Secrets of the Unread
by Sheerly Avni
Sep 01, 2011 | 1074 views | 0 0 comments | 16 16 recommendations | email to a friend | print
Two college students named Julio and Emilia fall into each other’s arms after a night of partying. They tumble into Emilia’s tiny twin bed, but not without first holding a brief, deadly serious conversation: Julio claims to have read all but the last volume of In Search of Lost Time, and Emilia counters by insisting that she read the whole novel. “It was a very important moment in my life as a reader,” she adds, right before slipping off a faded Ramones T-shirt. Julio takes her at her word, since he himself has barely made it through the first chapter.

The deadpan exchange sets the tone for the rest of Bonsai, which cuts deftly back and forth in time between their college affair and Julio’s life in Santiago eight years later. Now an aspiring novelist in an apparently casual relationship with his neighbor Bianca, Julio applies for a job typing a novel for a famous author named Gazmuri. He doesn’t get the job, but instead of telling Bianca, he passes off his own true memories of his first love as Gazmuri’s manuscript. Bonsai takes shape as both a tragicomic love story and a subtle, formally precise meditation on the complex relationship between life and art. Director Cristián Jiménez spoke with Sheerly Avni about Proust, potted plants and the existential crises facing the youth of post-Pinochet Chile.

SHEERLY AVNI: Where does the title of your film come from?

CRISTIÁN JIMÉNEZ: A bonsai has two parts, the pot and the tree. It’s the pot—the artificial—that gives the bonsai its structure. Our lives are the same way. Their raw materials need to be imagined, told, structured through narrative. So the bonsai becomes a metaphor for the complex relationship between life and art. You need both the tree and the pot.

AVNI: Julio lies nonstop—about the books he’s read, the novel he’s writing, even about how he makes his living—yet he seems to do so without malice or duplicity. Is this all part of the “pot?”

JIMÉNEZ: Yes. In Julio’s world, lying doesn’t have that typical Catholic quality of being associated with sin. It’s more about not being fully satisfied with the world as it is. He is trying to find a personal truth, one he might not find by sticking to the path of literal truth itself.

One could think that Julio is not just willing to live as a reader and a writer, but also as if he himself were a fictitious character. He is on a search to make sense of who is, and his “lies” are part of that search, part of that construction.

AVNI: According to the film’s timeline, you and Julio would be about the same age. And you are exactly the same age as Alejandro Zambra, who wrote the book on which your film is based. What do the three of you have in common, and how does this all fit in with Pinochet?

JIMÉNEZ: Alejandro and I are the same age, 36. We were both 14 when Pinochet lost power. The generations before us shared a strong sense of purpose: They were either changing the country, or changing society, and finally getting rid of the dictator. So we grew up in a society with more wealth, and more relaxed social rules, but we were also part of the first generation that lacked a collective project.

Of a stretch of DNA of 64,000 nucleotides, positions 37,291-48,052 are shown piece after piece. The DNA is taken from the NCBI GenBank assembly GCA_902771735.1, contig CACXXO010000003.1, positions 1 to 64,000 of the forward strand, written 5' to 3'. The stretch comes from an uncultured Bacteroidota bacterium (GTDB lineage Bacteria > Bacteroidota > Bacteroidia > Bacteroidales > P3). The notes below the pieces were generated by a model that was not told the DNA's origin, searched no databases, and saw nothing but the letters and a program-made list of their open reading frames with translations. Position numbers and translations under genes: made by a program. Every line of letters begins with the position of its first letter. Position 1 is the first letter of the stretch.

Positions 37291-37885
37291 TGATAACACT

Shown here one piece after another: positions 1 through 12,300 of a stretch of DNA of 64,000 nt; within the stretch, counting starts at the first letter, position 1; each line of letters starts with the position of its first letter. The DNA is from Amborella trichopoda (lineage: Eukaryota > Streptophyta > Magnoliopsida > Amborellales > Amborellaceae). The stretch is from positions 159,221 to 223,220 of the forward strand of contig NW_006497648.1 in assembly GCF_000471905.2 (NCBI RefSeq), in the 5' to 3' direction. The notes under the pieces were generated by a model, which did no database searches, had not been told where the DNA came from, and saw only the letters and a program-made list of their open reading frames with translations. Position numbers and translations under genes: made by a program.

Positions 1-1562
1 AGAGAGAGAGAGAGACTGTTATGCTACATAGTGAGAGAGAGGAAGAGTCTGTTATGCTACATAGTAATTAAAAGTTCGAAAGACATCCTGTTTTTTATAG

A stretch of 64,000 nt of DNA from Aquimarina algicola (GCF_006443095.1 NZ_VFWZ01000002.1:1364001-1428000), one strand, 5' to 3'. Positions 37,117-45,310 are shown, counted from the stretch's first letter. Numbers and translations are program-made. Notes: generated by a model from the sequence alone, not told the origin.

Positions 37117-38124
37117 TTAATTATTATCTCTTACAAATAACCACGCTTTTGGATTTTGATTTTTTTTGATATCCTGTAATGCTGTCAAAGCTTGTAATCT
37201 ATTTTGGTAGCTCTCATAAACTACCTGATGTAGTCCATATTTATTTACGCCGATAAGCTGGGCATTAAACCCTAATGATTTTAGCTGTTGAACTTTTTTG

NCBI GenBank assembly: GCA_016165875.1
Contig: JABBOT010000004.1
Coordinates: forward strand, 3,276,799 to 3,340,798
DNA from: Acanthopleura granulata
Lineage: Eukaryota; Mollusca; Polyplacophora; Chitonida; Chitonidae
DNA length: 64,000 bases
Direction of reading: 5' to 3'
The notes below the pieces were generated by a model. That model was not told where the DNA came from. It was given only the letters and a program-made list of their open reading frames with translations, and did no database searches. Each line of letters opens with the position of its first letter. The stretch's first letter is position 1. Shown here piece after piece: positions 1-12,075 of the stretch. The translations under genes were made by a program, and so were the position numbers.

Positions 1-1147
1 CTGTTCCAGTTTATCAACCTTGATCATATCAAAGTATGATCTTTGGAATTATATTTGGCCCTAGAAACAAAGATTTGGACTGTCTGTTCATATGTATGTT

Alejandro and I have talked about this—our generation experienced a new kind of loneliness that our parents couldn’t guide us through. When we started college, we were hearing things like “history is over,” “there is no more ‘etiological’ debate,” “it’s the end of the big stories.” Emilia and Julio are also in college at this same moment, when Chile is really buying into that worldview.

AVNI: So they’ve lost a specific unifying narrative and now they have to come up with one of their own?

JIMÉNEZ: Exactly. They have to find out what their story is.

AVNI: Of all novelists, why Proust?

JIMÉNEZ: Proust is both a reference and an anti-reference. As a book, Bonsai was so short that some critics complained it should not even be considered a novel. So in both the book and the film we are working with a certain formal economy that is the very opposite of what Proust signifies.

What is important to me, more than Proust, or Carver, or any of the other authors mentioned in the film, is the power of the idea of them for Julio and the other characters. Literature as an idea doesn’t just give them something to read, it gives them something to hold onto, something that adds up to more than the contents of the books themselves. And that is something very important to me, personally, the idea that art can give shape to your life.

AVNI: So does that mean that like Julio, you’ve also lied about reading certain books in order to impress women?

JIMÉNEZ: I should have an answer ready for this to get ready for promoting the film, shouldn’t I? You know, I don’t think I ever have.

AVNI: You’ve never lied?

JIMÉNEZ: Oh, I’ve lied (laughs). But never about literature.


Sheerly Avni is a San Francisco-based writer.

BONSAI
Chile, 2011, 102m
Director: Cristián Jiménez
Adaptation of a novel by Alejandro Zambra
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